When is an opiate detox necessary? What should you expect during an opiate detox? These are two common questions we get every day. Do you know someone who is struggling with opiate addiction? Are you struggling with opiate addiction? If you are, then this guide will help you to know the importance of opiate detox and the expectations.
What are Common Opioids That May Require an Opiate Detox?
The United States is in an opiate epidemic taking over 150 lives per day. One of the biggest causes stems from prescription drugs. Doctors and Subsoxond clinics have been overprescribing for years. Opiates cover a lot of prescription drugs including;
If your doctor prescribes painkillers for longer periods and larger doses, you are at risk of forming a dependence on this drug. A person who is dependent on these drugs is likely to continue their use to make them function normally. If you decide to abruptly stop using them, you will become uncomfortable because your body will be struggling to adjust your body to your substance abuse.
Who is at Greatest Risk of Needing an Opiate Detox?
Realistically we all are at risk of getting addicted to opiates. However, there are common signs for drug abuse and alcoholism. According to the Web MD, you can become addicted to opiates in just a couple of days. Addiction has no boundaries and can affect anyone. Most of the people who are likely to overdose fall in the following bracket:
- People who have low, medium, and socioeconomic statuses
- Young Adults
- The middle-aged
- Yes, Seniors, this is a hidden epidemic
- People who are dependent on opioids and take the drug in high dosage
- People who have mental health disorders that are co-occurring
When a person overdoses, a medical practitioner will reverse the effects of the overdose by using an antidote known as an opioid antagonist. It is introduced into the body intranasal, subcutaneously, intramuscularly, or intravenously. Even though this drug does wonders when it comes to reversing the effects of an overdose, the person will still need to seek immediate medical attention at an accredited hospital or clinic.
What are the Withdrawals Like During Opiate Detox?
The main reason for opiate detox is to reduce withdrawals and rid the body of opioids. The withdrawal symptoms are extremely uncomfortable and intense. This is how detox came into existence. It makes this process of dealing with withdrawals more effective and safe. Below is a guide that will help you figure out whatever you need during detox and why treatment is good for getting a full recovery. Our drug rehabs Carmel, Indiana staff realizes that opiate withdrawal symptoms can be extremely intense and uncomfortable. As a result, medical detox is the safest and most effective way to undergo withdrawal from these drugs. Find out what to expect during detox, and why additional treatment is so important for achieving a full recovery.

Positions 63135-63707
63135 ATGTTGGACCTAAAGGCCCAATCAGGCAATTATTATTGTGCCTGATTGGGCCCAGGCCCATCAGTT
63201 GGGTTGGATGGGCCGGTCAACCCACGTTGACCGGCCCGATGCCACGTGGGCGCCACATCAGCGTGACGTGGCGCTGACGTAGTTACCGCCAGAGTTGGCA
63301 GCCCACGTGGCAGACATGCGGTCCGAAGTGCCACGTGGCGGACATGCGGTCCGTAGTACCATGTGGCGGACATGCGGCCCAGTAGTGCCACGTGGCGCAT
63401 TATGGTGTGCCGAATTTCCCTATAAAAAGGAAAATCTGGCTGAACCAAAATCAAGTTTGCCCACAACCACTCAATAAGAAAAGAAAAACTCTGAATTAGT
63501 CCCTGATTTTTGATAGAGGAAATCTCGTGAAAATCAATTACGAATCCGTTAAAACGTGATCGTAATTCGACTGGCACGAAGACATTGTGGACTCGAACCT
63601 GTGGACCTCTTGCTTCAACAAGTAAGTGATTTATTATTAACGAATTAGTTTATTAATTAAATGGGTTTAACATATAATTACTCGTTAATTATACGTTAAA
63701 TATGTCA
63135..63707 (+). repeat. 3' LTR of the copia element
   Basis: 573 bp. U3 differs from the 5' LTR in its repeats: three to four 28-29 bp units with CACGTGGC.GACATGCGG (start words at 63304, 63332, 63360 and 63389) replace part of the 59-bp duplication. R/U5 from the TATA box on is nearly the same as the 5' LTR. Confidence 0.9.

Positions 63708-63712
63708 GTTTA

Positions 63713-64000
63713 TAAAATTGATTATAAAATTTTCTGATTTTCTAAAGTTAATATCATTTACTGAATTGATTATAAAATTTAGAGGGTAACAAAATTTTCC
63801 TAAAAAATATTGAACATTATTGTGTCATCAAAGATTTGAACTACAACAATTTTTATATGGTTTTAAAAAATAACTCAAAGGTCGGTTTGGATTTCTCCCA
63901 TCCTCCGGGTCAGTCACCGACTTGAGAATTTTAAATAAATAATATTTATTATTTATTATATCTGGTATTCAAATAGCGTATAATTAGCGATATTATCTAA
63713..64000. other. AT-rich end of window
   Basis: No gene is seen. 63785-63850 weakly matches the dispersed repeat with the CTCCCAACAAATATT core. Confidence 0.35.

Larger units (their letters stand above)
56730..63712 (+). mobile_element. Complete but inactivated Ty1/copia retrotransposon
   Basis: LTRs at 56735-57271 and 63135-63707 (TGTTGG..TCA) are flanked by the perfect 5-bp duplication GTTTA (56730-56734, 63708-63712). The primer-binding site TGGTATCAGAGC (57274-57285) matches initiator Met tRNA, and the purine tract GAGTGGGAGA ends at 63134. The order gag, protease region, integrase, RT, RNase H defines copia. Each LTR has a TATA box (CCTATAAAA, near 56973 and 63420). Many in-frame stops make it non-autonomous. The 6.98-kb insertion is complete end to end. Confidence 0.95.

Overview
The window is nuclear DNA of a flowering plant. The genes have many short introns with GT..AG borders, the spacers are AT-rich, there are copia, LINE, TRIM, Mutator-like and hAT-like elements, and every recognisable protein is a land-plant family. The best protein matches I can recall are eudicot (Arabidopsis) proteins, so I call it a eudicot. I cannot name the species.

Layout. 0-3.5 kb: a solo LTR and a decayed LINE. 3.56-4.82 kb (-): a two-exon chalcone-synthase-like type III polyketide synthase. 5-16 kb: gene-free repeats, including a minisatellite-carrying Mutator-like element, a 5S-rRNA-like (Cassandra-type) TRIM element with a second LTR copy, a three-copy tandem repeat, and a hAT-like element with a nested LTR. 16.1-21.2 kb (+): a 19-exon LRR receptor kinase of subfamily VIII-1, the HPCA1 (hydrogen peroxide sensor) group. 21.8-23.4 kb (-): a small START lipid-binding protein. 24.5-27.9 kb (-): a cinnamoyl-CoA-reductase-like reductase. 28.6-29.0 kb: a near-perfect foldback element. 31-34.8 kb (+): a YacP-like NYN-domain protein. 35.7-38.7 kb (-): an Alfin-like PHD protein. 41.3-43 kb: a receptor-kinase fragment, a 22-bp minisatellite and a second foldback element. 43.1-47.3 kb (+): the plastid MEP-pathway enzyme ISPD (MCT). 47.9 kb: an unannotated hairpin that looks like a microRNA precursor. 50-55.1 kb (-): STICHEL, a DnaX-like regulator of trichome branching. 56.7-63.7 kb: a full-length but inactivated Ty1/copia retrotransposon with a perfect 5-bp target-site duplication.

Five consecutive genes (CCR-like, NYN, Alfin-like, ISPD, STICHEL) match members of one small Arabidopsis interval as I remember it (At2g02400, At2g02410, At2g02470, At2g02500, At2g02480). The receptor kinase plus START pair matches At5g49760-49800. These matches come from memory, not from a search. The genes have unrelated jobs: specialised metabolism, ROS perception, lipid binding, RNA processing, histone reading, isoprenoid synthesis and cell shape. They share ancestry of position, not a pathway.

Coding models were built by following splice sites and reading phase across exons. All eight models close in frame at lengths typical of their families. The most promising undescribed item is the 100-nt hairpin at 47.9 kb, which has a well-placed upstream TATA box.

The withdrawal symptoms depend on a number of factors such as the painkiller, the tolerance of the person, and the length of use. The most common withdrawal symptoms are vomiting, sweating, and fever. However, there is also psychological and physical distress of the affected person. Because of the severity of the symptoms, most people opt to keep using the drugs to function normally. This constant cycle of using and stopping creates a dependency. It makes it even more difficult for the person to stop the use of the drug. Trying to abruptly cease the use of the drug is not easy. This is where opiate detox comes in. it is recommended by medical detox professionals because it overcomes opioids effectively and safely.
Factors Affecting Withdrawal of Opiates?
Opioid withdrawal symptoms range from severe to mild. A patient who suffers from extensive addiction or substance abuse is likely to have very severe symptoms. Extensive addiction is characterized by indulging in large dosages of the substance and use of the substance for a significant period. There are a number of factors that affect the types of withdrawals a person gets;
- Mode of substance administration
- Severity of addiction
- Length of addiction
- Family history of dependence on the drug
- Behavioral disorders
- Mental disorders
- Well-being and current health of the person
Warning Signs and Symptoms of Opiate Withdrawal
Opiate withdrawal can be grueling and is a rough experience. Getting opiate detoxification from a qualified addiction treatment center can greatly reduce the pains of withdrawal. There are non-narcotic comfort meds that can be administered to reduce the pains. For most opiate users, within twenty-four hours after their previous dose, they start experiencing a number of withdrawal symptoms;
- Change in blood pressure
- Constricted pupils
- Stomach aches
- Abdominal cramps
- Running nose
- Muscle spasms
Please note that opiate overdose is a likely result for people who overindulge in the drug. People who relapse as they seek treatment have a higher chance of experiencing opiate overdose that can cause death. Symptoms of overdose include;
- Pupils that are pinpoint
- Respiratory depression
PAWS Score; How Long Does Each opiate withdrawal stage last?